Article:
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Growth

Latin America and the Caribbean 2030: Future Scenarios

Date of Editorial Board meeting: 
Publication date: 
Thursday, December 1, 2016
Abstract in English: 
The report finds that if the region and world move ahead as expected, 57 million more Latin Americans and Caribbean citizens will join the middle class over the fourteen-year period. Annual regional GDP growth will be 2.4 percent, slightly outperforming the US rate of 2.2 percent. But the region will face significant challenges ranging from income inequality to its demography and the impact of climate change.
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156
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Citizens in an Interconnected and Polycentric World

Date of Editorial Board meeting: 
Publication date: 
Thursday, March 1, 2012
Abstract in English: 
The report correctly draws a picture of global multipolarity. Of particular interest is the scope of its content and research, which was conducted not only in the developed world but also in the major poles of the emerging world. The analysis of the report is based on thorough and far-reaching research which is very useful to understand the complexities of the present global context.
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Executive summary: 
The report correctly draws a picture of global multipolarity. Of particular interest is the scope of its content and research, which was conducted not only in the developed world but also in the major poles of the emerging world. The analysis of the report is based on thorough and far-reaching research which is very useful to understand the complexities of the present global context.
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In It Together: Why Less Inequality Benefits All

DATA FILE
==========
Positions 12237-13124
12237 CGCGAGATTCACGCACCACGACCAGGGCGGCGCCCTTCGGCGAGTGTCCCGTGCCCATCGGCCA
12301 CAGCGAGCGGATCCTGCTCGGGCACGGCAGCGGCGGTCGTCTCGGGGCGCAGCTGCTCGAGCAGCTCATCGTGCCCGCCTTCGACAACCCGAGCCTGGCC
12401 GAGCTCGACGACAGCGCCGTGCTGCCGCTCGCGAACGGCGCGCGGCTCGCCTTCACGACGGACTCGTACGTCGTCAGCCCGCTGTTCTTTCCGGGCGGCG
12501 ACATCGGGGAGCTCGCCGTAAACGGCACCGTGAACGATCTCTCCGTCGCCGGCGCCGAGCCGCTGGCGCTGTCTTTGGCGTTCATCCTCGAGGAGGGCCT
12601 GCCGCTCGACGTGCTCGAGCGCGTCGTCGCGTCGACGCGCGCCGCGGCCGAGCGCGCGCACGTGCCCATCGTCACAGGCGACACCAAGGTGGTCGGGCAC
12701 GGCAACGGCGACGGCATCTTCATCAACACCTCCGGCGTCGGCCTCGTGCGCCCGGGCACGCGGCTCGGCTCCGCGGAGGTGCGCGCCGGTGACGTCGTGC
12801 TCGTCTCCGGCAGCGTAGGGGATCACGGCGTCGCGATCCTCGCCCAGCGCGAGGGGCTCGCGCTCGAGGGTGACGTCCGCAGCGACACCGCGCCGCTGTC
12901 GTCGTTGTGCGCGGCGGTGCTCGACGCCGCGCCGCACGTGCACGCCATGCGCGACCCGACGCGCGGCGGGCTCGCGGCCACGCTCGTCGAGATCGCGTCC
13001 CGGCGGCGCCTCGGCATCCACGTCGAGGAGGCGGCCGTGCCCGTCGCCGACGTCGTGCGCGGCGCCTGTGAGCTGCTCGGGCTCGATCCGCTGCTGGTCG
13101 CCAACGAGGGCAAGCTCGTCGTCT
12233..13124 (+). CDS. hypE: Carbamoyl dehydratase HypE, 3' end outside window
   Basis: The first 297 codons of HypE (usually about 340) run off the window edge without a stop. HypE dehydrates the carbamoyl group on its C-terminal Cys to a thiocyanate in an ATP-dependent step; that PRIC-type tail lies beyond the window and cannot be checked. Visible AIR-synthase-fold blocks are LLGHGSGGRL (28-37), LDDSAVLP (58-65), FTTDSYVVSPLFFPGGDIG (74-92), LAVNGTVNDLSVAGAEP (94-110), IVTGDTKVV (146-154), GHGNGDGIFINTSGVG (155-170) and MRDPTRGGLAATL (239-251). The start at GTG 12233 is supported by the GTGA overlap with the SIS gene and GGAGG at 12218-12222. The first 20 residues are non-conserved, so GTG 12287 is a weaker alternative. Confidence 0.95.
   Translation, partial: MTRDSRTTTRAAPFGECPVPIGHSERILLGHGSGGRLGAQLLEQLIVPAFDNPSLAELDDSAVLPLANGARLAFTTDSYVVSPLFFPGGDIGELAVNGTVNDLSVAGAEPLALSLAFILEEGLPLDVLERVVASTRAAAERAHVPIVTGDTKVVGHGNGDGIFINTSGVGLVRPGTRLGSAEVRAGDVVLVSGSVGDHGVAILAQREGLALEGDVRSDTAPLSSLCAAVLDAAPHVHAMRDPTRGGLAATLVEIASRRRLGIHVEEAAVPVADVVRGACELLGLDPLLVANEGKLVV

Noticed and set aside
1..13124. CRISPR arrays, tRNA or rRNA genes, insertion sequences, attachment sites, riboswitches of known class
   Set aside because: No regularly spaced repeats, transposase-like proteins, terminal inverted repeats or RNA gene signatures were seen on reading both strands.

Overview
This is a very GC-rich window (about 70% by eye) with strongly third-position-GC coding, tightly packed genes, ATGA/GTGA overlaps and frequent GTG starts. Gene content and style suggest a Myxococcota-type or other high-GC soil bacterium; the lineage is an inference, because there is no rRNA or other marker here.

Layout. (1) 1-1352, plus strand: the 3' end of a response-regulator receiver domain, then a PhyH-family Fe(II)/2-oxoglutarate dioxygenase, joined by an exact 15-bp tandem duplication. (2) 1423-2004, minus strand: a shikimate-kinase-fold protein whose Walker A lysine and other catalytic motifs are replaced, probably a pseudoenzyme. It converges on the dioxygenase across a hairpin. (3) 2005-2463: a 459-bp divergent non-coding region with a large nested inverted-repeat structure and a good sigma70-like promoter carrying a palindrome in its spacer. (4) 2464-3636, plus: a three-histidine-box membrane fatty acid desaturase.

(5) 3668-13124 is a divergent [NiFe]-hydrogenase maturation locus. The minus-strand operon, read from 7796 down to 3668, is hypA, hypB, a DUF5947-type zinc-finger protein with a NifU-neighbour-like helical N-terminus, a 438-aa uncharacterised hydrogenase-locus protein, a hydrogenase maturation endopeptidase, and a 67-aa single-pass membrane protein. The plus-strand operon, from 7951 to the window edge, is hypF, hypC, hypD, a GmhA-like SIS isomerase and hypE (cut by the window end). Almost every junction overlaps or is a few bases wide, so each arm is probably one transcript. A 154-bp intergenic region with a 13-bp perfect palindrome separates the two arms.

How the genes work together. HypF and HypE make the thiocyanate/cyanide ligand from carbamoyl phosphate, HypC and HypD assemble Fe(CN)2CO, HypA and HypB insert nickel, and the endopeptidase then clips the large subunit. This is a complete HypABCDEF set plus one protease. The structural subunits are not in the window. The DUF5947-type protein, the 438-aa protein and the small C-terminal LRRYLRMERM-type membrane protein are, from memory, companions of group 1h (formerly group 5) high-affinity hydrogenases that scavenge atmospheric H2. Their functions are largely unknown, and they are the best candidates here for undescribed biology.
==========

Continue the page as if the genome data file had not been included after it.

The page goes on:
Date of Editorial Board meeting: 
Publication date: 
Thursday, May 21, 2015
Abstract in English: 
The gap between rich and poor keeps widening. Growth, if any, has disproportionally benefited higher income groups while lower income households have been left behind. This long-run increase in income inequality not only raises social and political concerns, but also economic ones. It tends to drag down GDP growth, due to the rising distance of the lower 40% from the rest of society. Lower income people have been prevented from realising their human capital potential, which is bad for the economy as a whole. This book highlights the key areas where inequalities are created and where new policies are required, including: the consequences of current consolidation policies; structural labour market changes with rising non-standard work and job polarization; persisting gender gaps; the challenge of high wealth concentration, and the role for redistribution policies.
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44
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Poverty and Shared Prosperity 2016 - Taking on Inequality

Date of Editorial Board meeting: 
Publication date: 
Sunday, October 2, 2016
Abstract in English: 
The Poverty and Shared Prosperity series provides a global audience with the latest and most accurate estimates on trends in global poverty and shared prosperity, as well as in-depth research into policies and interventions that can make a difference for the world’s poorest. The 2016 edition takes a close look at the role that inequality reduction plays in ending extreme poverty and improving the livelihoods of the poorest in every country. It looks at recent country experiences that have been successful in reducing inequality, provides key lessons from those experiences, and synthesizes the rigorous evidence on public policies that can shift inequality in a way that bolsters poverty reduction and shared prosperity in a sustainable manner. In doing so, the report addresses some myths about the global picture of inequality, and what works to reduce it.